Welcome to Lake Flashback. Reporter Sarah Simpson has been combing through old newspapers with the assistance of the Kaatza Station Museum and Archives so we can jog your memory, give you that nostalgic feeling, or just a chuckle, as we take a look at what was making headlines this week around Cowichan Lake in years gone by.
This week around the Cowichan Lake area…
10 years ago:
There was no water for Lake residents this time a decade ago after a “hairline fracture leaves much of the town without water access” according to the June 1, 2011 Lake Cowichan Gazette’s front page.
“Water service was down for many Town of Lake Cowichan residents, the afternoon of Saturday, May 28. Residents’ lack of water lasted for a few hours, and was a result of a water break off of one of the town’s main lines, on River Road, near North Shore Road,” wrote editor Tyler Clarke in the front-page story. “Specifically, a hairline fracture on a brass fitting underground sparked the water break.
“We bypassed the system,” the town’s superintendent of Public Works Nagi Rizk said, shortly after water service was restored around 7 p.m. “Good thing the system allowed us to do the bypass.”
“Although the problem had been bypassed at that point, with water service restored to residents, it doesn’t mean it’s been fixed, Rizk said at the time.
“As he spoke, shortly before 8 p.m., water continued to shoot upwards out of the hairline fracture, with a team of Public Works employees waiting for the line to drain so they could repair it.
“We can’t [repair it] when the pressure’s so high,” Rizk said. Public Works crews continued to work on the problem into the night.
“The water break is part of the age-old problem of an aging infrastructure, Rizk said; perhaps a result of the dated street, which resonates more on pipes than newer streets do.”
While public works crews were getting wet with that wild waterline break, local RCMP said those getting wet and wild at the lake for the first long weekend of the season, were careful.
The Cowichan Lake area coasted through its first tourist-filled long weekend of the year relatively unscathed, thanks to a combination of cool weather and local RCMP efforts. “People were respectful,” Lake Cowichan RCMP Cpl. Krista Hobday said, of the weekend’s visitors. “We’ve made it a point of being out the Friday night to set the tone,” Hobday said, adding that RCMP go on to maintain a presence throughout the weekend. “We’re more the chaperones at a school dance. We’re there to make sure everyone has a good time and is respectful.”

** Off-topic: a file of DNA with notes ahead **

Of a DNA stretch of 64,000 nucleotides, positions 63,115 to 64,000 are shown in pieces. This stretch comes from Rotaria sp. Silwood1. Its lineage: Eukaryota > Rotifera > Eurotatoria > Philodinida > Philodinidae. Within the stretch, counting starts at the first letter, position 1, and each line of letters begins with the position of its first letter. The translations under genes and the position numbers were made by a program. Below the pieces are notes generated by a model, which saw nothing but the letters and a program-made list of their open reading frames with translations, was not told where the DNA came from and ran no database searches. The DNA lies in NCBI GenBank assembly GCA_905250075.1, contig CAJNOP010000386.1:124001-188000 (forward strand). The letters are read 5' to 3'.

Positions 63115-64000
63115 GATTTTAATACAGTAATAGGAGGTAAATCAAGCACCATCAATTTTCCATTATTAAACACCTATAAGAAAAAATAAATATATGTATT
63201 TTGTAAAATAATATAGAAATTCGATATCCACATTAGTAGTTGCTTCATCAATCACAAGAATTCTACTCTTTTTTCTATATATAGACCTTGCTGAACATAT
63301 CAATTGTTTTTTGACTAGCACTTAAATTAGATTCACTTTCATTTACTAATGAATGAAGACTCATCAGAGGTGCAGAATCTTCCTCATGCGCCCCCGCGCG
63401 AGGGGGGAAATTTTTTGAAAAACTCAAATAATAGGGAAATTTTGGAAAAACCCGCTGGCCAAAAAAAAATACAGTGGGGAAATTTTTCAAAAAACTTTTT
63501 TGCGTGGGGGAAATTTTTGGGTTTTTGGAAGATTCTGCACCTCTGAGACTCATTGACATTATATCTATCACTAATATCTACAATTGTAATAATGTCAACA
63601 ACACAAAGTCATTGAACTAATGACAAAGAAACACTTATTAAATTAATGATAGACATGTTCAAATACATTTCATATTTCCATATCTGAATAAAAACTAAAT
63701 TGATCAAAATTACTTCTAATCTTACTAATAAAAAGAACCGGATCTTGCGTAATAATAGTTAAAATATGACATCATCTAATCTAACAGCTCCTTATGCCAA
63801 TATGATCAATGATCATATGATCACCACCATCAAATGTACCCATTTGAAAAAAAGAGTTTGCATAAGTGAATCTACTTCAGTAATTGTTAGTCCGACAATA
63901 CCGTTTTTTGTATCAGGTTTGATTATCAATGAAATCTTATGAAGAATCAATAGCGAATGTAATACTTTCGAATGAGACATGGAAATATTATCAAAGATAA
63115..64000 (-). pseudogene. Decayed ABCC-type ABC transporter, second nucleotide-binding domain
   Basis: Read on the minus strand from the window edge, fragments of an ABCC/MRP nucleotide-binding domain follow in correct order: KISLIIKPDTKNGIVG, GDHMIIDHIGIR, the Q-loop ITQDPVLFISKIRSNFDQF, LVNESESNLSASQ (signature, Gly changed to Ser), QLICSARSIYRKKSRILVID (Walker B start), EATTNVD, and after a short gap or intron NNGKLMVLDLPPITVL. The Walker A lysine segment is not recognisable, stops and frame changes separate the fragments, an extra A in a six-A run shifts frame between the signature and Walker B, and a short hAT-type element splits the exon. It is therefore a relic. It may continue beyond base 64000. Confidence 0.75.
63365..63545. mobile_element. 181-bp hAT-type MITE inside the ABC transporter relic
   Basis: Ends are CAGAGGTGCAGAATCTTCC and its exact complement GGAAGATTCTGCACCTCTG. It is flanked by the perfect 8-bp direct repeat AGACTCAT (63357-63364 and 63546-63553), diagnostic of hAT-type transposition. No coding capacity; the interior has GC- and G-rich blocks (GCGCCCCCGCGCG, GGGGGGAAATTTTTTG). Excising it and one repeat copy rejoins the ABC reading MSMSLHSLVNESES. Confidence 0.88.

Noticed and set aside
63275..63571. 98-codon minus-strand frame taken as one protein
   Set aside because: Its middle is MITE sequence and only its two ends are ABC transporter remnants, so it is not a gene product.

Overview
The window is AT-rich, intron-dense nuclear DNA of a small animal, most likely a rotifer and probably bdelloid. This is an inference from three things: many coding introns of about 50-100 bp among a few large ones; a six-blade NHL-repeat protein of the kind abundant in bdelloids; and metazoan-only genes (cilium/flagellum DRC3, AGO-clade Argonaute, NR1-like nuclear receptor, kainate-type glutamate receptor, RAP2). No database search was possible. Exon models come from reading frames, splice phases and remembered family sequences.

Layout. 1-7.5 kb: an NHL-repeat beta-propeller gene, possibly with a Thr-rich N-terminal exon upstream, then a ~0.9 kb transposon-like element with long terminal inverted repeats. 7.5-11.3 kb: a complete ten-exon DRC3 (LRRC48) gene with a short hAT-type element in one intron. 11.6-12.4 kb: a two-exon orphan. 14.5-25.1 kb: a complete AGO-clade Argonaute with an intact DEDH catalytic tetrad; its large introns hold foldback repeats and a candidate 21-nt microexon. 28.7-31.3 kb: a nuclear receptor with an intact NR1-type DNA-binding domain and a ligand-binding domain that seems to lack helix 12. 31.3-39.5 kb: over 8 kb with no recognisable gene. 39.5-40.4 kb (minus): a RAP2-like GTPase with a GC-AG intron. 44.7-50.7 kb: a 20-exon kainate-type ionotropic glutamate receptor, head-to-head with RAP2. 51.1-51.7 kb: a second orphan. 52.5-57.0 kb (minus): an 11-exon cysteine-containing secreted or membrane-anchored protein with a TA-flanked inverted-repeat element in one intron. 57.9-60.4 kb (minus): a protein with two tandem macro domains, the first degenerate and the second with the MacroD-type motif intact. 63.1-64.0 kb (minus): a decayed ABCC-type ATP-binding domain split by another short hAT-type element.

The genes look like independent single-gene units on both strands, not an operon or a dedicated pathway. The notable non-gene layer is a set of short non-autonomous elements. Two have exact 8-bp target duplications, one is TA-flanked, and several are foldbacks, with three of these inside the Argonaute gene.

Let’s hope this year is a repeat of a decade ago.
25 years ago
Mischief was afoot 25 years ago according to the Lake News of May 29, 1996. Do you know where your teenagers were?
“A noisy party turned ugly and dangerous for Constable Mike Cain after local youth pelted rocks at his cruiser, causing $300 damage to the car. One rock narrowly missed hitting Const. Cain in the head which, Sgt. Merchant said, could have easily killed him.
“Police are actively seeking those youth responsible and Sgt. Ron Merchant of the local RCMP is putting the blame on parents.”
The officer noted it’s easy to be “very critical of the youth and their lack of responsibility in this incident” he believed much of the responsibility laid with their parents.
It was also 25 years ago that the old locomotive was put in its resting place at the Kaatza Station Museum with a little help from a giant crane from Crane Force Ltd.
40 years ago
You’d need to be around the lake at least 45 years or so to remember the departure of “Canada’s Biggest Flagpole” from Caycuse on its way to Calgary for the Stampede.
“The 200 foot tree, when erected on the Stampede grounds will be the tallest flagpole in Canada, according to Bob Macmillian, manager at the B.C. Forest Products Caycuse division. BCFP is donating the pole to the Stampede. The tree was moved to Youbou where it was loaded on four rail cars Monday, in preparation for shipment to a barge Thursday or Friday.
“The tallest flag pole in Canada is currently the one at the Canadian National Exhibition in Toronto which is 184 feet high. Macmillan quipped that the Caycuse camp got the job of finding and shipping the pole because ‘they always call on Cayuse when they need a tough job done.’”
How’s that for a neat story?
In other news, the edition of the Lake News declared it would be the “Biggest, bestest summer season” as “thousands expected here as water sport takes over.”
“Lake Cowichan will be the objective of province-wide attention as media, athletes, tourists and local people take part in one of the most action-packed summers ever.
“The activity starts traditionally with Cowichan Lake Days June 12, 13, and 14 and will be sustained virtually throughout the whole summer with events arranged by the Lake Cowichan Waterski Club. Thousands of waterski enthusiasts will visit the Cowichan Lake area as scheduled top-notch competition unfolds. Television cameras will focus on Lake Cowichan, competitors and organizers will be interviewed and local businesses will benefit from an injection of tourist dollars as a result of the action-filled schedule arranged by the waterski club.”
First up was the B.C. Summer Games followed by provincials and a barefoot and jumping tournament.
As former reporter and proud Laker would say, “hoo boy!”